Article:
Monday, February 04, 2008

Finally, a book that truly understands Houston

So, I recently received the Houston It's Worth It (HIWI-The Book) book as a gift. I loved the web site, and now I love the book! The pictures are great at capturing the real essence of Houston. But what I'd like to share with you today are some of my favorite quotes from the book - the ones that say as much about our identity as the pictures.
  • "Hot bagels on Sunday, pad thai on Monday, Greek pizza on Tuesday, gnocchi on Wednesday, spring rolls on Thursday, daal on Friday, enchiladas on Saturday...."
  • "The rain. Large soak-you-to-the-bone rain drops. Fierce, beautiful lightning. It rains so hard, you can barely see. And it rains often enough to humble you, to show what is really powerful in the world, and to remind you of what matters."
  • "The lack of municipal zoning. Where else can you buy a $350,000 home sandwiched in between a chop shop and a seedy nightclub?"
  • "Houston is truly unique. To be successful here, you don't need to be born here, be in a certain family, or belong to the right clubs. In Houston, they throw you a uniform and say, 'OK, show us what you got.'"
  • "If America is a melting pot, I would say Houston is more like a fruit salad. The many cultures here don't blur together; in fact, they retain what's special about them. But it's that they live happily side-by-side with those unique differences that makes our town great."
  • "I've lived in LA, SF, DC, NYC, and Florida, but the nicest people I have ever met are, for some reason I have never understood, right here in Houston."
  • "It's a live-and-let-live environment."
  • "Houston is a world-class city hidden behind a row of strip malls, like the Scarlet Pimpernel, a hero disguised as an idiot, appreciated by those patient enough to look behind the facade, to take the time to learn to love it."
  • "The traffic, the aggressive weather, and the dominant insect population keep all the wussies out of our hair."
  • "Because there is no other place in the world where you can drive down a major road, with ditches on either side, pass a honky tonk that could have blown in from the West Texas plains, while off in the distance is the soaring, sparkling masterpiece of a tower by Philip Johnson. Zoning-schmoning. There is a kind of urban anarchy here that gives the city a real punch."
  • "Because at the end of the day you actually have some money left over with which to enjoy living in a big city."
  • And my #1 favorite quote from the book: "Because it's my home. It's in my blood and my lungs. Because I get lonely for the mercurial chaos and sprawl when I travel to sad, soulless, cookie-cutter towns. Everyone has a chance here; anyone can fit in and find a place of their own. No city in this country offers more diversity and opportunity alongside such friendliness and hospitality as Houston does."
Those are my favorites. If you have your own, by all means add them to the comments.

Extremely highly recommended book for anyone who loves Houston, or as a gift for anyone you want to love Houston...

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At 3:57 PM, February 05, 2008, Anonymous Anonymous said...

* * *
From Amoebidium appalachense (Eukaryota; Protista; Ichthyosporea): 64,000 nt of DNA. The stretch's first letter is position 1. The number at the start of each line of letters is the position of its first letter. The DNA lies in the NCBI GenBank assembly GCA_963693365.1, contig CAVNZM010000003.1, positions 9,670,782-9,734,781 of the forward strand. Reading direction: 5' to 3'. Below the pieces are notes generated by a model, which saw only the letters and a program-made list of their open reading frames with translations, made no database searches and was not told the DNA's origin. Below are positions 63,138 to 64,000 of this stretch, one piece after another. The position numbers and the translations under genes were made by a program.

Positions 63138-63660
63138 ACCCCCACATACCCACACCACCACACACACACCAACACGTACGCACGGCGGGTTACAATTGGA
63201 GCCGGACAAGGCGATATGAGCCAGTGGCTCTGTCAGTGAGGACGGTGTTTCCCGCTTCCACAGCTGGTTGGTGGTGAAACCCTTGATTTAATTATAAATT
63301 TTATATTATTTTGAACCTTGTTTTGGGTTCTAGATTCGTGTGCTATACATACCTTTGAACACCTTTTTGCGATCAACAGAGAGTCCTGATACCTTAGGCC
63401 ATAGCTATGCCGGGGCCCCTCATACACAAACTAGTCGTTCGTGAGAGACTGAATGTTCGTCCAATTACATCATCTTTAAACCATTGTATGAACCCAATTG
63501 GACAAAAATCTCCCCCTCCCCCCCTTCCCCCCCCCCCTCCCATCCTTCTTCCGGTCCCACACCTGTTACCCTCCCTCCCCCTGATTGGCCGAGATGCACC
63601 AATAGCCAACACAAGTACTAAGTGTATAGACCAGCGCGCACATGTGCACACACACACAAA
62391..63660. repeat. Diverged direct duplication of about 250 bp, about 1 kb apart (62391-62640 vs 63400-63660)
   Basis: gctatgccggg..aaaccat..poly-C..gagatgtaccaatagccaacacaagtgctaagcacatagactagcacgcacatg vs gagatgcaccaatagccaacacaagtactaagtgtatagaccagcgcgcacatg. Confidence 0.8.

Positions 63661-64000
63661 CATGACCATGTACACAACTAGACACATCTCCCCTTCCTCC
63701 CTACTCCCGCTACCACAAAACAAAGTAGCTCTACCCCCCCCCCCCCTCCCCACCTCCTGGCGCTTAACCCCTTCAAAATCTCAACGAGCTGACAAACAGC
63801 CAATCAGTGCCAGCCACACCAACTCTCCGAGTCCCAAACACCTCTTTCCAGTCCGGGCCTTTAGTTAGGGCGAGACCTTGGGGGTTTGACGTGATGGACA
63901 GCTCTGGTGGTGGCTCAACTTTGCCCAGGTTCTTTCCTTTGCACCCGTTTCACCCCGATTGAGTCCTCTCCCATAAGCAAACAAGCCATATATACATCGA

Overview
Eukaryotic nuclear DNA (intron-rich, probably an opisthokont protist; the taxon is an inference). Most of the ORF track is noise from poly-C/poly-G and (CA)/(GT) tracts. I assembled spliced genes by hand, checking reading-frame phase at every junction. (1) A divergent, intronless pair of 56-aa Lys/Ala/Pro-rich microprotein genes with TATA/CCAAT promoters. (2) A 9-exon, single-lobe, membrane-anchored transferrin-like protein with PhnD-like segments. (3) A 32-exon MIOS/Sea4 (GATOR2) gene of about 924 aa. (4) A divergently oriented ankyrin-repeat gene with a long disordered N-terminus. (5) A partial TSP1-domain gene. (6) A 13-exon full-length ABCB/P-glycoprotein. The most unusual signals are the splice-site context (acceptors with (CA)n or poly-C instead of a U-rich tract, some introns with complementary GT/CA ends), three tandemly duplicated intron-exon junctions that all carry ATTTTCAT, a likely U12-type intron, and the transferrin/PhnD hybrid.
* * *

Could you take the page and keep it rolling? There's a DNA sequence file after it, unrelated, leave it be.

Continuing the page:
I'll probably check out the book but the title is such a disappointment. Sounds like a plead not a title for a book that is attempting to show the bright spots of Houston. That title's only marginally better than "Houston - It's Not that Bad!"

At 4:44 PM, February 05, 2008, Anonymous Anonymous said...


Where were you when all the discussion for tag lines for the city was discussed? This book (actually website first) was being formed around that time. Lots of ideas floated around then.

The problem is that no one slogan can truly encapsulate this entire city. We have too much varied things to offer to get it in one catchy phrase.

In then end, I think this book is as much for locals than outsiders. So many people live here and have no idea what's available to them.

At 5:38 PM, February 05, 2008, Anonymous Anonymous said...

Oh my goodness! That's my quote! The "mercurial chaos and sprawl" -- that's me! How funny that it made it into the book.

When the HIWI website asked people to submit what they thought was best about Houston, they didn't ask for names, though, so now I'm a litle sad. But still happy that you liked my quote best of all. :)

At 10:00 PM, February 05, 2008, Blogger Tory Gattis said...

Cool! Great quote. They have an index in the back with the quote authors. Katharine Shilcutt is listed for that one. Hope that's you.

At 9:18 AM, February 07, 2008, Anonymous Anonymous said...

Identity revealed!

Nice food blog, k. Love the Minas Tirith. Is that you biting into the strawberry?

At 11:41 AM, February 12, 2008, Anonymous Anonymous said...

Yeah, identity revealed through the glory that is HIWI. Heh. I'm glad you like the food blog and Minas Tirith. You should check out Bacon Pig, too... And, no, that's not me with the strawberry; just a stock photo. :)

At 11:03 AM, February 19, 2008, Blogger DavidH said...

Regarding recent proposal that Houston needs rail to the airports "because all world-class cities have one", it should be noted according to a study done some time ago that the most heavily used airport rail in the country was Reagan National (Wash DC) where 11% of departures/arrivals used rail. All other cities were under 5%. Nobody except maybe visitors to downtown want to schlep their bags on a 15 mph rail ride to the airports. Let the Convention and Visitors Bureau pay for these lines -- they are not in the interest of working/commuting Houstonians. Further since according to some recent analysis, the airport makes more money from parking than aircraft landing fees, (excluding rental car taxes)the city would be shooting itself in the foot to build these lines.


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